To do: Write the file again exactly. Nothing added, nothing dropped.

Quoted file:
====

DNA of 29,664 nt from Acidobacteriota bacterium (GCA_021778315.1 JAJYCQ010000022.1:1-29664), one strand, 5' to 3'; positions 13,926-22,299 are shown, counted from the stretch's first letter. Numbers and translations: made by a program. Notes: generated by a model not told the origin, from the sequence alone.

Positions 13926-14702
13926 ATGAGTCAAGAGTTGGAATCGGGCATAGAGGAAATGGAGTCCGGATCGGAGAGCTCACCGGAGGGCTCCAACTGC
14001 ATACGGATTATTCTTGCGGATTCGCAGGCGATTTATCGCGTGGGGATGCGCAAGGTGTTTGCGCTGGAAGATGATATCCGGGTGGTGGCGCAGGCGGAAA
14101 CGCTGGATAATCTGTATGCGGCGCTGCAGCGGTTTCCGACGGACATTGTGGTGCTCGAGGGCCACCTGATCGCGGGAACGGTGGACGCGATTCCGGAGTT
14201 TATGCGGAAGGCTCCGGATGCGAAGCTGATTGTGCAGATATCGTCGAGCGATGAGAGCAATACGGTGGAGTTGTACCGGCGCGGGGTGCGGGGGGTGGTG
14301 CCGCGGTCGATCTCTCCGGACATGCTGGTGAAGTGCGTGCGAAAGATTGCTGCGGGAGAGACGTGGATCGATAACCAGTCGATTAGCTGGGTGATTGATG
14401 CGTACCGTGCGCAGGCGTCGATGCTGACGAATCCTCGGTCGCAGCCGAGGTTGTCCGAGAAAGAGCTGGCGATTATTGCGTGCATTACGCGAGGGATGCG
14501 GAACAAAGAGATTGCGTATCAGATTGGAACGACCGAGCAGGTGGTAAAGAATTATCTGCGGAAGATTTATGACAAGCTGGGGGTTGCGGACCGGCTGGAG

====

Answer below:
DNA of 29,664 nt from Acidobacteriota bacterium (GCA_021778315.1 JAJYCQ010000022.1:1-29664), one strand, 5' to 3'; positions 13,926-22,299 are shown, counted from the stretch's first letter. Numbers and translations: made by a program. Notes: generated by a model not told the origin, from the sequence alone.

Positions 13926-14702
13926 ATGAGTCAAGAGTTGGAATCGGGCATAGAGGAAATGGAGTCCGGATCGGAGAGCTCACCGGAGGGCTCCAACTGC
14001 ATACGGATTATTCTTGCGGATTCGCAGGCGATTTATCGCGTGGGGATGCGCAAGGTGTTTGCGCTGGAAGATGATATCCGGGTGGTGGCGCAGGCGGAAA
14101 CGCTGGATAATCTGTATGCGGCGCTGCAGCGGTTTCCGACGGACATTGTGGTGCTCGAGGGCCACCTGATCGCGGGAACGGTGGACGCGATTCCGGAGTT
14201 TATGCGGAAGGCTCCGGATGCGAAGCTGATTGTGCAGATATCGTCGAGCGATGAGAGCAATACGGTGGAGTTGTACCGGCGCGGGGTGCGGGGGGTGGTG
14301 CCGCGGTCGATCTCTCCGGACATGCTGGTGAAGTGCGTGCGAAAGATTGCTGCGGGAGAGACGTGGATCGATAACCAGTCGATTAGCTGGGTGATTGATG
14401 CGTACCGTGCGCAGGCGTCGATGCTGACGAATCCTCGGTCGCAGCCGAGGTTGTCCGAGAAAGAGCTGGCGATTATTGCGTGCATTACGCGAGGGATGCG
14501 GAACAAAGAGATTGCGTATCAGATTGGAACGACCGAGCAGGTGGTAAAGAATTATCTGCGGAAGATTTATGACAAGCTGGGGGTTGCGGACCGGCTGGAG